This guidance should be used to inform the approach taken by panels and chairpersons to determining outcomes in police misconduct proceedings.
The College published the guidance in 2017 to increase fairness and proportionality in cases which is important for officers and public confidence in the hearings.
This guidance does not prescribe the outcome suitable for every case, but gives misconduct panels guidance on assessing the seriousness of conduct found to be proven, including factors which the panel may take into account.
As part of assessing the seriousness in cases, misconduct panels will consider, amongst other things the officer's record, culpability for the misconduct, the harm caused, aggravating factors and mitigation. Aggravating factors will include, for example, any misconduct against a vulnerable person, or where discrimination is evident.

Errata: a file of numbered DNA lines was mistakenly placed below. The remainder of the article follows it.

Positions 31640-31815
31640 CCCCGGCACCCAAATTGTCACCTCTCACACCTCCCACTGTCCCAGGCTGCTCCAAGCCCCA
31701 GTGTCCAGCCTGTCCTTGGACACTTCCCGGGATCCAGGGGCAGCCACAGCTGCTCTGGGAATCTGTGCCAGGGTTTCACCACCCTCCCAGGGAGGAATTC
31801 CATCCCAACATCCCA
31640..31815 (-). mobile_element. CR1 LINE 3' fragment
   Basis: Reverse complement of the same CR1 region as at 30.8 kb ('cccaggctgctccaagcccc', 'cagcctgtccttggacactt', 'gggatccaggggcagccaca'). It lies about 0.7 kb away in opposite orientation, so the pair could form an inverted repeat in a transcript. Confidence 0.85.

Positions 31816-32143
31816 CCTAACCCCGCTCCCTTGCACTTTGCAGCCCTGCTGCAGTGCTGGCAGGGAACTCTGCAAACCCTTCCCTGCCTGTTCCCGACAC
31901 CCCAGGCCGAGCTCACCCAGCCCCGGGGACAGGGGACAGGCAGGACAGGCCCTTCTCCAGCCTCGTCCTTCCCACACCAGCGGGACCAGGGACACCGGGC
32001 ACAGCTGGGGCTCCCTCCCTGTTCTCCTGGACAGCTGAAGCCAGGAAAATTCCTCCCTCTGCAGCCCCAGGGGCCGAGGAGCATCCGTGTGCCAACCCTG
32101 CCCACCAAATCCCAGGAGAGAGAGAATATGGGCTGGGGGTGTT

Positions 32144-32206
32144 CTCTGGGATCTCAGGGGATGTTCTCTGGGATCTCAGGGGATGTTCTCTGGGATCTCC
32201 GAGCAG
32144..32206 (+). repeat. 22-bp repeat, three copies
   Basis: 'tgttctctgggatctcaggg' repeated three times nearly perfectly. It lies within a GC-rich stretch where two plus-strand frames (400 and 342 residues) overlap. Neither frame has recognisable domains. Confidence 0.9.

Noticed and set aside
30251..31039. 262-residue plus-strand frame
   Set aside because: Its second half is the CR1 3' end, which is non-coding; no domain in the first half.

While personal mitigation may also be relevant, the guidance reminds chairs that the case law confirms that the protection of the public and the interests of the profession are important. The guidance does not, however, override the discretion of those presiding and it cannot and should not prescribe the outcome. The reasons for imposing a particular outcome should be recorded and usually read out in public. Each case will depend on its particular facts.
In 2016 the College undertook a six-week consultation to gauge views on the seriousness of different cases before the final guidance was published.